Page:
When your band is traveling to a competition, please remember to send the necessary items with your child so that they have everything they need to make their day complete. Send them with a pillow and blanket especially if they are traveling a long distance. Make sure your send them with the correct color of socks they need to wear with their uniforms, as well as a change of clothes just in case you have a rainy day competition. The student should have the appropriate equipment: reeds, sticks, band shoes. Students usually bring along some kind of snacks to share with each other along the way. (Be sure to check with your Band Director since some Director’s don’t allow eating and drinking on their buses). Give them some spending money should the Director decide along the way to stop for a snack, and to purchase food for themselves at the competitions if your booster organization does not provide for them after their performance. Send them on their way with a hug or kiss and make sure you wish all the best to the rest of the students to make sure that they know you will be there for support.
Do you have any suggestions about watching the bands? You should try to arrive at least an hour or two before your band is to perform. We feel that it’s a great tribute to the other schools to know that you support all bands at the event. Sometimes this isn’t possible, but the Class A and Class AA Bands usually have the fewest people in the stands simply because some attendees only want to see their child perform. A great incentive for students to perform better is to have a responsive crowd in the stands. Be supportive of the hosting school by purchasing a program of the day’s activities, which include the bands that are competing that day, in what order they’ll be performing, and other information about their show. Proceeds from each competition are used by the host school band to fund their activities during their season. Check out the booths, food, and refreshment areas before finding a seat in the stands. This will avoid you having to crawl over people once the competition begins. Please be considerate of other bands by showing your support at the end of their performance. They have worked hard to prepare their show and appreciate your support. Please be respectful of all participants and spectators while you are in attendance. There is an article on contest etiquette available on the kyband.com website that you can share with your booster organizations or reprint in contest programs at http://kyband.com/documents/showetiquette.doc. Band students are to be commended for their tireless efforts to get a show prepared for a competition season. Whether or not your band receives what you conceive as a good or bad review by the judges, please be considerate of all the bands, and let them know that you support them no matter what the outcome is on any given day.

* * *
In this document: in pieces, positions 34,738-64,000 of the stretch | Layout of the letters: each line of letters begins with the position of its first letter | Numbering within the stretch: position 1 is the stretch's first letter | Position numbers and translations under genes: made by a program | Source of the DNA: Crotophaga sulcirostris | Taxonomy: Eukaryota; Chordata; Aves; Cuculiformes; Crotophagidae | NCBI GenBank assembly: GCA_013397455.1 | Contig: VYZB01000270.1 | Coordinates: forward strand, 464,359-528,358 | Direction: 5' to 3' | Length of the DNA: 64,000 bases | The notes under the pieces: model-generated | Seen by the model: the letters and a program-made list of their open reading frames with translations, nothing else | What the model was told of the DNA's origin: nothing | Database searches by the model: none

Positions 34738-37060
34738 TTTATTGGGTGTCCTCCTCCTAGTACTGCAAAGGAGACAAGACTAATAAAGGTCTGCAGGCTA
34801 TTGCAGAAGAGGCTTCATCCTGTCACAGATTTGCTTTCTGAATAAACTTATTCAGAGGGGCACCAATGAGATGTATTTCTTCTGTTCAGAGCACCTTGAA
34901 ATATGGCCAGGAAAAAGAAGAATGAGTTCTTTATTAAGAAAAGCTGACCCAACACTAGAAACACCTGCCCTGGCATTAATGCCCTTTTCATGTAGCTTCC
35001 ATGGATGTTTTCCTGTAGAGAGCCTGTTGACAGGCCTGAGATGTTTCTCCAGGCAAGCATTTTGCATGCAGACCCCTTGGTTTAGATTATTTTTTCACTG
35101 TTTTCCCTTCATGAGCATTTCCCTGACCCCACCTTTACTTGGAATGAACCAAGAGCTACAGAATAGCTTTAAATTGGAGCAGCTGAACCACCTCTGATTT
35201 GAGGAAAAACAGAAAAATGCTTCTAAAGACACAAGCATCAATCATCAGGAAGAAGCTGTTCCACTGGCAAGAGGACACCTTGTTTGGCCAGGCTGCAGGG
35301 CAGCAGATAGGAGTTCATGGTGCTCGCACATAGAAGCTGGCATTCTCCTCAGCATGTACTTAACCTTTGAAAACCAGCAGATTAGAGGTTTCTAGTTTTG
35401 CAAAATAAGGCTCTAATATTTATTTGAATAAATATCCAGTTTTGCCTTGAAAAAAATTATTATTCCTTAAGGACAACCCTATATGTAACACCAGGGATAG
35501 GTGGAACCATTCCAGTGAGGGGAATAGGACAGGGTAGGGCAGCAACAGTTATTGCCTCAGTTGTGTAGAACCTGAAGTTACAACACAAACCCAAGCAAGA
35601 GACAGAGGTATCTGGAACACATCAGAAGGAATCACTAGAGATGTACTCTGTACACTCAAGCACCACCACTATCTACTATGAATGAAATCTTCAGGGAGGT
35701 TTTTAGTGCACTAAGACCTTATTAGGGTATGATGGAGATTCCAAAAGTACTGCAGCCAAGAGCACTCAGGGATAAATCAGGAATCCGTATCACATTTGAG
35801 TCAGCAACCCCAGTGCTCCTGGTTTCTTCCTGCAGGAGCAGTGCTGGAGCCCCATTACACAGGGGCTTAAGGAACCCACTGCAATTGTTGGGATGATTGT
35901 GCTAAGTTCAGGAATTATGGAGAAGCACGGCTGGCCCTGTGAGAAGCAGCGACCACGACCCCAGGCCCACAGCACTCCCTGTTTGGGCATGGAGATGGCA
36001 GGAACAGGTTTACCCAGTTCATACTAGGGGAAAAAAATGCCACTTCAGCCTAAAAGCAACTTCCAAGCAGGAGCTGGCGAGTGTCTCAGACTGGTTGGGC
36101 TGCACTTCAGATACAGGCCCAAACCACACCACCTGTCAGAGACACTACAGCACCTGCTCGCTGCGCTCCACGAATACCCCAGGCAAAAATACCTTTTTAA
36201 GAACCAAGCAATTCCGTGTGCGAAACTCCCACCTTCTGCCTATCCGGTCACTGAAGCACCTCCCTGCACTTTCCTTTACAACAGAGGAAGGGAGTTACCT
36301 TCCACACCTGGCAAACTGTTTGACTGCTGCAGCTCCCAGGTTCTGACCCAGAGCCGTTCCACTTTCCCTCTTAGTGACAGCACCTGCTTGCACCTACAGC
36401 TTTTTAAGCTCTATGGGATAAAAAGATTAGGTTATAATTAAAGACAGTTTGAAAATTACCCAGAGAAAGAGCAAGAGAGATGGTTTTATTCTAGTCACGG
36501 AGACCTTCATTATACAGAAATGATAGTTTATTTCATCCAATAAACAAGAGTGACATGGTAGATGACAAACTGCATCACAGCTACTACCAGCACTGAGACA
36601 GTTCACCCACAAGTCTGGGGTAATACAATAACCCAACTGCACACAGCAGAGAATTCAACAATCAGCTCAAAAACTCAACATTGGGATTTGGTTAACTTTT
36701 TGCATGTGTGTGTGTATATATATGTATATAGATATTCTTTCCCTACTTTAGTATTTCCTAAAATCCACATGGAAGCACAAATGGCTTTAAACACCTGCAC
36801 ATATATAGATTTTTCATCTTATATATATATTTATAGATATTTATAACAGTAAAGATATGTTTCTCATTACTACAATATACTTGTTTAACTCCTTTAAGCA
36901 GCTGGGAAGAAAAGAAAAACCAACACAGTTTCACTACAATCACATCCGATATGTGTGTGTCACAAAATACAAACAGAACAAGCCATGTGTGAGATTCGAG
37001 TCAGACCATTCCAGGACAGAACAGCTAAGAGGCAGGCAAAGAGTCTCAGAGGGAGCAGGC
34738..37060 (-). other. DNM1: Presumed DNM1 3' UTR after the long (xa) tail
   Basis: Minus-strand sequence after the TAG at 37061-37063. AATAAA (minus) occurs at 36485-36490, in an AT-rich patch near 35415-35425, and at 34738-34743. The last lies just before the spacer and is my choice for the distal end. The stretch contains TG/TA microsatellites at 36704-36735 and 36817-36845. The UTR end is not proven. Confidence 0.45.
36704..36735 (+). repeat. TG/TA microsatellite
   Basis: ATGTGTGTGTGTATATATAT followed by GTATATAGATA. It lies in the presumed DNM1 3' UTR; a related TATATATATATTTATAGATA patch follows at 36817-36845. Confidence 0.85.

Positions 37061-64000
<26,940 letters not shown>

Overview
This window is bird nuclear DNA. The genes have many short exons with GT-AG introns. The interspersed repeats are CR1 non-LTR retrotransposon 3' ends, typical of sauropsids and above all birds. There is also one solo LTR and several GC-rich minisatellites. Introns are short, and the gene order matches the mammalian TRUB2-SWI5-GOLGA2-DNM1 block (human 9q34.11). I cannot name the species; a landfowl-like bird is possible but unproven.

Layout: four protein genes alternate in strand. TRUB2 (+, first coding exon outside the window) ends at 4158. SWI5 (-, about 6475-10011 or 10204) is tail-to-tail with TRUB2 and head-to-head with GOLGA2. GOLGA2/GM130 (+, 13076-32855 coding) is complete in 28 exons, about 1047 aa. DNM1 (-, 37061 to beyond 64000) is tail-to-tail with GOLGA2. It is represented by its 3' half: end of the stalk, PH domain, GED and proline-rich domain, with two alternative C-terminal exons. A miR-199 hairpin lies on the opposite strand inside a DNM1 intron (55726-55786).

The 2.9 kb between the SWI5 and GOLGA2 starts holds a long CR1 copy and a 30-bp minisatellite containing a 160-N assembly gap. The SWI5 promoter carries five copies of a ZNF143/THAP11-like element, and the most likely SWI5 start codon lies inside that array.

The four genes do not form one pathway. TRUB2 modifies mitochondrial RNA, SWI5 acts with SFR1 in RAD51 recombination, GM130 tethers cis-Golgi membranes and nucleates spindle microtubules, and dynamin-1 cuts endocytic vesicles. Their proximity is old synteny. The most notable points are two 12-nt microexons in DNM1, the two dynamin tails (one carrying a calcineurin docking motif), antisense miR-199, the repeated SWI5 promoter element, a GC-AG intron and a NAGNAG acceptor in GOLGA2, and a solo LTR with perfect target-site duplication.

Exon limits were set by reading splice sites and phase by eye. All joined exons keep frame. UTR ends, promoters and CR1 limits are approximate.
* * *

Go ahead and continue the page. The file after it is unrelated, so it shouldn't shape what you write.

A closing request: In closing, we would like to say that regardless of the capacity that you serve as a band parent, from an active booster president to cheering in the stands, that the choice to support your child is something you will not regret. If you are currently not a member of your local booster organization then we invite you to get involved. Please be assured that they want and need your help. If you are an active band parent/band booster, on behalf of your child and all band members, we would like to say thank you.
Mr. Thomas Schwartz/State Coordinator
KY. State Band Boosters/Band Parents Organization